The Hull-Lothian Agreement.

With the fall of France in June, 1940, President Roosevelt entered into two executive agreements the total effect of which was to transform the role of the United States from one of strict neutrality toward the European war to one of semi-belligerency. The first agreement was with Canada and provided for the creation of a Permanent Joint Board on Defense which would “consider in the broad sense the defense of the north half of the Western Hemisphere.”482 Second, and more important than the first, was the Hull-Lothian Agreement of September 2, 1940, under which, in return for the lease for ninety-nine years of certain sites for naval bases in the British West Atlantic, the United States handed over to the British Government fifty over-age destroyers which had been reconditioned and recommissioned.483 And on April 9, 1941, the State Department, in consideration of the just-completed German occupation of Denmark, entered into an executive agreement with the Danish minister in Washington, whereby the United States acquired the right to occupy Greenland for purposes of defense.484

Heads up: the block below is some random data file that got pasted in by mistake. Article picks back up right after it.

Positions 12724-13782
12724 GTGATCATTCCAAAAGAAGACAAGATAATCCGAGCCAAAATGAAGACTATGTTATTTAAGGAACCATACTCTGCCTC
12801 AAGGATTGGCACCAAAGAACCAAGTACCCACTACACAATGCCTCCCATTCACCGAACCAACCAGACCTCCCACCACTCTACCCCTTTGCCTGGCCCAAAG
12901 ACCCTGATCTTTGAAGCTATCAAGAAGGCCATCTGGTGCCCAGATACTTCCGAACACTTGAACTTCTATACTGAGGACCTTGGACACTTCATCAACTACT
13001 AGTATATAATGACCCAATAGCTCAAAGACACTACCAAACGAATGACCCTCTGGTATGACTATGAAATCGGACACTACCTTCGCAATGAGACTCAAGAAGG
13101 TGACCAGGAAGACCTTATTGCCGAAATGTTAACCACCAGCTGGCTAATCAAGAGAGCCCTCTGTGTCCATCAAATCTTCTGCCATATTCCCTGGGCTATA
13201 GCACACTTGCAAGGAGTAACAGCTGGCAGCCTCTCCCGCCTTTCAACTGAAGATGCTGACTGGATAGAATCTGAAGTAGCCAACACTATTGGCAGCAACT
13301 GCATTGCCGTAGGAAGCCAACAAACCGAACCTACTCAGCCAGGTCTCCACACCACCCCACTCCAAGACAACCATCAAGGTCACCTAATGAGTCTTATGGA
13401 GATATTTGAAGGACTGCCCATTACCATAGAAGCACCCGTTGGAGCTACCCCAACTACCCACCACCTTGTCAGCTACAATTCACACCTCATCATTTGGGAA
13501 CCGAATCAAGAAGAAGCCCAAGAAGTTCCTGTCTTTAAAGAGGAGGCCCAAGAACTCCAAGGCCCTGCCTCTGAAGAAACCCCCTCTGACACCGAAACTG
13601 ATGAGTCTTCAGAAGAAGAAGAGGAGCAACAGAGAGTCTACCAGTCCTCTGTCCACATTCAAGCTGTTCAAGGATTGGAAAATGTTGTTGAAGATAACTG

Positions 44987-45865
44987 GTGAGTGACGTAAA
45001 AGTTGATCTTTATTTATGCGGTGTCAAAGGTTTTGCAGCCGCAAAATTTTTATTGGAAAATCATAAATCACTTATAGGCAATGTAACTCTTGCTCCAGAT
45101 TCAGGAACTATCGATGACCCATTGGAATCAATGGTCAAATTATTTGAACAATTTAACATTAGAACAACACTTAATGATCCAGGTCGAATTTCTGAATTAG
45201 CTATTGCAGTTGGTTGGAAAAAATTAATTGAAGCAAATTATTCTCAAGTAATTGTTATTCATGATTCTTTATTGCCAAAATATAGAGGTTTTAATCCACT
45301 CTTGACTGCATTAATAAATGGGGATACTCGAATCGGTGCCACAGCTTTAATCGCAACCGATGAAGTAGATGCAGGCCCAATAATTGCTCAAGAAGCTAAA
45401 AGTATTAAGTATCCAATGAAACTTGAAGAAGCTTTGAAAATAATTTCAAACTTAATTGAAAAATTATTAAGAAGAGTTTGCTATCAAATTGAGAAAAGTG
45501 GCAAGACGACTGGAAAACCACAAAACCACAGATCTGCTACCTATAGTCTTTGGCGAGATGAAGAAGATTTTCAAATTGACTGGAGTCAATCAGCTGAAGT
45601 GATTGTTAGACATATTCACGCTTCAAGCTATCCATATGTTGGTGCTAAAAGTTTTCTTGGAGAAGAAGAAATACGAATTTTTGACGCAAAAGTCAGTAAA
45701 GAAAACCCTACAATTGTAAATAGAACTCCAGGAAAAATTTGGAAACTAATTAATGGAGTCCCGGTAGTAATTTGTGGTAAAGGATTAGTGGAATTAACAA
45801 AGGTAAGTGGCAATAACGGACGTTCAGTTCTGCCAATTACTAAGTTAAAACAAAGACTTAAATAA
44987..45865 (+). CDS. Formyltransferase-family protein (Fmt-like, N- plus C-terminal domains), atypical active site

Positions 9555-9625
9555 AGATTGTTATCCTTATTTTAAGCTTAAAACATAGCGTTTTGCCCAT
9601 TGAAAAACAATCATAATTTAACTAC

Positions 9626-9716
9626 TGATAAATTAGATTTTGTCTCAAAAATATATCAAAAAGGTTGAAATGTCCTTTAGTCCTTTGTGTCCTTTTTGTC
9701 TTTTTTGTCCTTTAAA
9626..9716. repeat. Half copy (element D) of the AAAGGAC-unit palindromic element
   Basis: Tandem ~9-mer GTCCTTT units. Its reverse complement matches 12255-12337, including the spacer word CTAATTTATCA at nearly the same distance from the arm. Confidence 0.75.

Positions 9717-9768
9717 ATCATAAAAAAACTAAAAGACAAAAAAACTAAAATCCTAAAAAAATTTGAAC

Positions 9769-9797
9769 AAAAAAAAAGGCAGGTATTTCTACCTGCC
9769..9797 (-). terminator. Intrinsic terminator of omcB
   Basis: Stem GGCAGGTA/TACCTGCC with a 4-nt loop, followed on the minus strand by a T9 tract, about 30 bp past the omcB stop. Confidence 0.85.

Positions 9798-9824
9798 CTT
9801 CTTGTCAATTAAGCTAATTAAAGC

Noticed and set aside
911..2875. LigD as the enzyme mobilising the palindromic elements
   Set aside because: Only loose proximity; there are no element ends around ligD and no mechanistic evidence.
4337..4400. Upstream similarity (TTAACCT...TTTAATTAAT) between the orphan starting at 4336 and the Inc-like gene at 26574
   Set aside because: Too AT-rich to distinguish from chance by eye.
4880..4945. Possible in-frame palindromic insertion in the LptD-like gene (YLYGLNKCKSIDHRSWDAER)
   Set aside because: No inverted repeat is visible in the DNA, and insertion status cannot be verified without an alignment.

Footnotes

482
Id. at 391. [Back to text]
483
Id. at 391–93. Attorney General Jackson’s defense of the presidential power to enter into the arrangement placed great reliance on the President’s “inherent” powers under the Commander-in-Chief clause and as sole organ of foreign relations but ultimately found adequate statutory authority to take the steps deemed desirable. 39 Ops. Atty. Gen. 484 (1940). [Back to text]
484
4 Dept. State Bull. 443 (1941). [Back to text]